Texas taxpayers to subsidize Uber’s expansion in Dallas

Texas taxpayers are subsidizing Uber’s expansion in Dallas to the tune of $24 million.

Gov. Greg Abbott said in a news release that a Texas Enterprise Fund (TEF) grant was awarded to the ride-sharing company to incentivize its building of an administrative hub in Dallas.

TEFs are taxpayer-funded “grants to companies considering a new project for which one Texas site is competing with other out-of-state sites,” according to the state. “The fund serves as a financial incentive for those companies whose projects would contribute significant capital investment and new employment opportunities to the state’s economy.”

Uber is getting $24 million.

The administrative hub is expected to create 3,000 new jobs and more than $75 million in capital investment, according to the news release, which did not state which city or cities Dallas was competing against to host the expansion.

“I am proud to welcome Uber’s investment in the great state of Texas, along with the 3,000 jobs the company will bring to its new Dallas office,” Abbott said. “This investment will bolster Texas’ continued economic success and reputation as the best state for business. Our unrivaled workforce and business-friendly environment makes Texas the perfect home for innovative companies like Uber.”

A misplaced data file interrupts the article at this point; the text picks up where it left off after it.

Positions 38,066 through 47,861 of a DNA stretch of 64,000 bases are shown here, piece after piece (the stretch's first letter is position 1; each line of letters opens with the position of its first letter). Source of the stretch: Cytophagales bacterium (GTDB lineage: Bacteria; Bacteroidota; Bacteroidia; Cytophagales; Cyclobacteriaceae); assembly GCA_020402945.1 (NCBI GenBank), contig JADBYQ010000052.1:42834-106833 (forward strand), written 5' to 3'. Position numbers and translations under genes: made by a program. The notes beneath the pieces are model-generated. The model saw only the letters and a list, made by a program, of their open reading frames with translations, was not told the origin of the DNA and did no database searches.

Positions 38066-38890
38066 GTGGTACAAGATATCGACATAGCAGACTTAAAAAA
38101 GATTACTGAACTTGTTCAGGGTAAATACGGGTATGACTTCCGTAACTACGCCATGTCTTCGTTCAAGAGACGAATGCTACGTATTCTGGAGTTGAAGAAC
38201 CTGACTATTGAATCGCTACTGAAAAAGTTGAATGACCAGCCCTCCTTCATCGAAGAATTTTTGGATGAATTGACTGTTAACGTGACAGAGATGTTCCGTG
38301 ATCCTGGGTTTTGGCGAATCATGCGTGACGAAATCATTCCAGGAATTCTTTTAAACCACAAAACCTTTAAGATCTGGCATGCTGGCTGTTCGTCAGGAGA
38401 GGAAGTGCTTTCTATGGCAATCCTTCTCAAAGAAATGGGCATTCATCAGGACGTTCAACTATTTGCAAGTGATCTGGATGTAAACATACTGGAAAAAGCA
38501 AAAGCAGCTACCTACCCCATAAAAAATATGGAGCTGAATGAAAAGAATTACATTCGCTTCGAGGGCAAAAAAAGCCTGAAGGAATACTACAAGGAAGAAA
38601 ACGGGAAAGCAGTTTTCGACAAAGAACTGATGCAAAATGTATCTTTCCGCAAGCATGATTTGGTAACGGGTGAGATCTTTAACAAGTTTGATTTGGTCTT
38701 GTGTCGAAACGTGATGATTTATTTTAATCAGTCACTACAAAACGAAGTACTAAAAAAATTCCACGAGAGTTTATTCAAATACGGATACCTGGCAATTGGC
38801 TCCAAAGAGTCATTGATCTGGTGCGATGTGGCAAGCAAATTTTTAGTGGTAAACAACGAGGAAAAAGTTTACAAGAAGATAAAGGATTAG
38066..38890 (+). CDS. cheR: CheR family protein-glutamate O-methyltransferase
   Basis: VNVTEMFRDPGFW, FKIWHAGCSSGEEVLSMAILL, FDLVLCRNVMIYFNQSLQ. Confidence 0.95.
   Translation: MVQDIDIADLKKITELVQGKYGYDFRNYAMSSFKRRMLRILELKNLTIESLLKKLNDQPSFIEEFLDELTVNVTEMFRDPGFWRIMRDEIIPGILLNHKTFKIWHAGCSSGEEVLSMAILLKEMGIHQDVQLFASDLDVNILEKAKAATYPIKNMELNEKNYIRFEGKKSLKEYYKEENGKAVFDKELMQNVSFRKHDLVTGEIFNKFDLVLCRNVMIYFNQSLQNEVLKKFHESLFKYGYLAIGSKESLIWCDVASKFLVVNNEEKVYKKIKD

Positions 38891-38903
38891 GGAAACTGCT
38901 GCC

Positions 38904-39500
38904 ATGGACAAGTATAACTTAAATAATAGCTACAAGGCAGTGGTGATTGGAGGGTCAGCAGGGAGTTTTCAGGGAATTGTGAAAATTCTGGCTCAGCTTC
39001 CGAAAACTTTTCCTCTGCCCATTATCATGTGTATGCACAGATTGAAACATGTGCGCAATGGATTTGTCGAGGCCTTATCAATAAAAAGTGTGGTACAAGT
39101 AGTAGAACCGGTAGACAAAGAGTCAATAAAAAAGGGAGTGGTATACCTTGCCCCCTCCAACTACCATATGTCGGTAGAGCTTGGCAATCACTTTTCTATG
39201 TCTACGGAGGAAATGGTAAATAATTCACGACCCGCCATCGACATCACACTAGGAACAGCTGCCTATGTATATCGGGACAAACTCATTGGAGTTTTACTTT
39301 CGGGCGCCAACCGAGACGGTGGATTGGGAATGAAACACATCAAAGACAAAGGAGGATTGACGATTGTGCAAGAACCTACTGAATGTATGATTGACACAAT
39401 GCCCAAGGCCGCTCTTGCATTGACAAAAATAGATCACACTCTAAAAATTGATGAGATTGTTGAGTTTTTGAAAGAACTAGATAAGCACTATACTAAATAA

“Dallas became the first city in Texas where the Uber app was available in 2012, and since then Texas has been a hub of innovation for our platform,” said Uber CEO Dara Khosrowshahi. The company launched its Dallas Uber app in 2012.

“The numbers that make up this investment package add up to a win for Uber Technologies and for the City of Dallas,” Dallas Mayor Eric Johnson said in a statement. “But beyond the math, Dallas and Uber are just a great match. Dallas is a vibrant, diverse, welcoming, and innovative city, and I’m certain Uber and its employees will flourish here.”

According to the state, “all TEF awardees must sign a grant contract with the state which legally obligates the company to fulfill, among other things, projected job creation and average wage commitments. No TEF funds are disbursed until after grantees sign a grant contact and meet their respective job and wage targets for each individual period (typically annually).”

Earlier this year, the Texas Monitor highlighted the failures of many TEF grants and, citing a study by two University of Texas professors, called the program “historically secretive” and one that “has created a confusing scenario of economic grants that are funded through legislative action and managed by the governor’s office but with no clear record of the effects of that spending.”

This is a revised version of an article first published by The Center Square.

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